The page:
People find religion as they age because with time, reality becomes otherworldly. Or maybe paradoxical. Or transcendental.
So much is invested in the notion of “the real” that the concept takes on a kind iconography of its own in the church of the Enlightenment, but this is not the religion that begins to creep into life as you age. In fact, it is the opposite—and the impulse.
Age and circumstance invariably lead you to question the real.
© Aron Hsiao / 2004
At first, you do this in a circumstantial way. Which account of what’s just happened represents reality? Which of the instances of ‘me’ over the years is the real one, all the rest necessarily being dreams? Is reality to be found in the memories that I have of the past, in one from a multiplying number of interpretations of the present, or in visions of the future? Does reality lie in the daily routine or in the ever-present possibility that it will be interrupted?
Over time, these reflections become less concrete, less situational; you begin to suspect the very idea of “the real” as something that is both too stingy and too generous, too arbitrary yet also too inflexible.
Then, one day, it begins to dawn on you that you can’t conceptualize “the real” any longer; the real has overflowed its bounds, has outgrown itself. It can’t be contained in a single concept, because it does not maintain self-consistency. Every version of yourself is real. Every version of yourself is false. The mountains are concrete reality; the mountains are mere misconceptions. The sun and the stars and the grass and the trees are real; the sun and the stars and the grass and the trees are ephemeral, literature rather than substance, poetry rather than material-as-prose.
You don’t leave reality; reality leaves you, bit by bit, until you realize that you walk, breathe, are born, and die in a space that is already transcendental, not by fiat but by nature, by the ontological compulsion of a nature that is beyond comprehension and conception. Aquinas was right; Occam was wrong. The image of God as a sovereign agent exercising will is impossibly crude, mirroring the same naive belief in “reality” that possesses the young. Such a God can only exist in an empirically consistent universe.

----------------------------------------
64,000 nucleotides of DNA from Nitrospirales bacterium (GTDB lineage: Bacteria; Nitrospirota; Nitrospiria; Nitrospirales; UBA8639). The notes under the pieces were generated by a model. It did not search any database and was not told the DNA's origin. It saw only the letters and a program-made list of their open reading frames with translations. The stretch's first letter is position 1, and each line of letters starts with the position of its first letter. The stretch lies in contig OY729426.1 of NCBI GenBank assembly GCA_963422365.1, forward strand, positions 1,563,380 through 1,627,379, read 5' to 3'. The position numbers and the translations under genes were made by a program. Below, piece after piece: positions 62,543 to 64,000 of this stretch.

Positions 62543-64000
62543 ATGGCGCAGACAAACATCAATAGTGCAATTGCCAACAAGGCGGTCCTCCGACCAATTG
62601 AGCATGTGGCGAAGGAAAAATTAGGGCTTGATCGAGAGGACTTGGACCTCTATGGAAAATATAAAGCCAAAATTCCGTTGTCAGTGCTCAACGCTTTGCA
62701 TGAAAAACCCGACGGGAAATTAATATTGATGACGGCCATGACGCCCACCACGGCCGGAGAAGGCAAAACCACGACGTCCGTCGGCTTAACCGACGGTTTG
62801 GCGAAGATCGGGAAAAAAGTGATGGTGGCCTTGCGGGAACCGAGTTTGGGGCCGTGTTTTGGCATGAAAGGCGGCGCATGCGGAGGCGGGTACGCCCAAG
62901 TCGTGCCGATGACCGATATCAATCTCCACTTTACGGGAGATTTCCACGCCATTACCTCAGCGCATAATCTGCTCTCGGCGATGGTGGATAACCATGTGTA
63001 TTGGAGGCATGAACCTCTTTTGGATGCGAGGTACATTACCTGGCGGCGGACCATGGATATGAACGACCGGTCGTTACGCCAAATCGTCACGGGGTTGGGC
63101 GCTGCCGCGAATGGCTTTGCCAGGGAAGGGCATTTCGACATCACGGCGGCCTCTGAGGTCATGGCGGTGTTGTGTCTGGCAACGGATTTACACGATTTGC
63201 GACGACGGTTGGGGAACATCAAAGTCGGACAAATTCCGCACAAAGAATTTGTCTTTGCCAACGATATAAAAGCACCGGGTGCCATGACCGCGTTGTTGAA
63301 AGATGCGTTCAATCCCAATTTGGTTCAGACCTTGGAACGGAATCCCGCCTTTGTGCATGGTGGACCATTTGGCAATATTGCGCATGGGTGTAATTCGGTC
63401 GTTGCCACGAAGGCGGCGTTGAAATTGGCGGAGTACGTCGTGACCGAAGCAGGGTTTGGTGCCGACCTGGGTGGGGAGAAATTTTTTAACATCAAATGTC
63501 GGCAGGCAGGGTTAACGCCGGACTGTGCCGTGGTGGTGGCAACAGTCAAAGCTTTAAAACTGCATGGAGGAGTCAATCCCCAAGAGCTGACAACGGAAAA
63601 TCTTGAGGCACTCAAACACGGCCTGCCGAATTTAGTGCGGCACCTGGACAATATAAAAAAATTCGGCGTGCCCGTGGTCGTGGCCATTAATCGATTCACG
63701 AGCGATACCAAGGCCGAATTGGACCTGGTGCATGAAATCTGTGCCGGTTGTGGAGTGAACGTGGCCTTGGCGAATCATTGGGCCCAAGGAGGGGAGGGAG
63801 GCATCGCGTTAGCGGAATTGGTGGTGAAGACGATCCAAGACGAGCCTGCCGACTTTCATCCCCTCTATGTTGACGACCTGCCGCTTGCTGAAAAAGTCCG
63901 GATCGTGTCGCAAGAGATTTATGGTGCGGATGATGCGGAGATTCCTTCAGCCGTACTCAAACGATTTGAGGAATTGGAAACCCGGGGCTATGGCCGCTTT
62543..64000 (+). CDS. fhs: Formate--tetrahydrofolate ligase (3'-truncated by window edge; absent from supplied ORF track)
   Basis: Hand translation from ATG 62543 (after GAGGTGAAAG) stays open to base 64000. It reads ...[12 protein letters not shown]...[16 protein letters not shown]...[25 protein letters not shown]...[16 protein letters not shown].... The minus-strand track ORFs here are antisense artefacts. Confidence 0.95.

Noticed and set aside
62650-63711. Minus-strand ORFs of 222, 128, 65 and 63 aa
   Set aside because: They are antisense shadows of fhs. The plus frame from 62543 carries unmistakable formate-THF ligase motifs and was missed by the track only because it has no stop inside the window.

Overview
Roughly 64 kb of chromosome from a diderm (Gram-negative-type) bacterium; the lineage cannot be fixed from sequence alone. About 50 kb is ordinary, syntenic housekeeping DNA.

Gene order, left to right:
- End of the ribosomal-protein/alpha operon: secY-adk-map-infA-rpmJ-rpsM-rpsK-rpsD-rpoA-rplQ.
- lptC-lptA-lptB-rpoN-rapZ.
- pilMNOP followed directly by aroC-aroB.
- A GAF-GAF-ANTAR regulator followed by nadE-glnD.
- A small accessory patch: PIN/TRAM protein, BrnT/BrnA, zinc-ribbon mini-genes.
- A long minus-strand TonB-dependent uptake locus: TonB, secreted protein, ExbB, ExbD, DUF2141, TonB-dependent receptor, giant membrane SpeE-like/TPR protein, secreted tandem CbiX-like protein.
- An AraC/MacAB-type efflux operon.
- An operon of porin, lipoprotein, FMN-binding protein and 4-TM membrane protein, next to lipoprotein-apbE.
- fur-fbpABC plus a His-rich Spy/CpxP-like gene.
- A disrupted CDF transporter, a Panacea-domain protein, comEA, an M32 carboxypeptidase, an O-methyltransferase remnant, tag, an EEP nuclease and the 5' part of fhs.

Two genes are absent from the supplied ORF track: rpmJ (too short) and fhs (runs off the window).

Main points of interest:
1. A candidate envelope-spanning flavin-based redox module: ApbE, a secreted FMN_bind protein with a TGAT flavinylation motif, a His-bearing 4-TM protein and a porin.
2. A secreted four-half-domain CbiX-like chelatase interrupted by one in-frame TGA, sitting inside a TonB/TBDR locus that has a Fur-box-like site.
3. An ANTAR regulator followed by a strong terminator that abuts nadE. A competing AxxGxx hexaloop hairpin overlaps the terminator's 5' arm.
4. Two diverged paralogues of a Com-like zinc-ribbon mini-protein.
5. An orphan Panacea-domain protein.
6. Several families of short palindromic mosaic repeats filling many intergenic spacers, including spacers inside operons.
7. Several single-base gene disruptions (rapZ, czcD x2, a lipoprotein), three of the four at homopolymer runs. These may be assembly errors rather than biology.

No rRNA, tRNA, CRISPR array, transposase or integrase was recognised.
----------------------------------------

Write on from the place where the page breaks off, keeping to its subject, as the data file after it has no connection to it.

Once reality leaves you, Occam is dead to you as well.
Then, it is yours to quest. Not for the key to the real, but for the key to whatever lies beyond it; not the real, but the actual, as the two are very different things. At first touch they feel the same to the uninitiated and the blind, but then so do the cheeks of an infant and a dying man.
— § —
To sit for two days in silence is a kind of pilgrimage to the core of things.
Moment by moment, you peel away the layers of what is—car keys and mailboxes, projects and assignments, dishes and brooms, blankets and jeans, hunger and thirst, awareness of breath—even presence—until nothing remains but time and actuality.
Here you hear the numinous call to you, from nowhere and everywhere at once, as nowhere and everywhere, too, have faded.
There is nothing more to be done; you can’t interrogate or share pleasantries with the numinous; it is not there for you. You are there by virtue of it.
First everything sensed becomes art. Then, everything sensed becomes iconography. Then, sense gives way and icons are rendered moot, like the concepts of telephone and letter, speech and writing in the unity of the singularity.
© Aron Hsiao / 2005
This pilgrimage is not to be taken lightly, nor is it available to those who aren’t ready. Like the portals to other states of being that are archetypal in all of literature, they appear only to the chosen.
In this case, chosen by time.
— § —
This is also why, as people age, they begin to take pleasure in “the simple things.”
A book. A pen. A watch. A plant. A view. A pet.
Because on the far shore of the actual, there is a special kind of amusement and delight to be found—a kind of quaintness—in the apparently real, not unlike the aura that hangs over a childrens’ tea set or teddy bear.
That is to say that you know that you are called to seek, that you have crossed over from the real into maturity, when “having tea with bear” is no longer a matter of tea or of a bear per se, but rather a matter concerning everything in the universe and, at the same time, nothing in particular at all.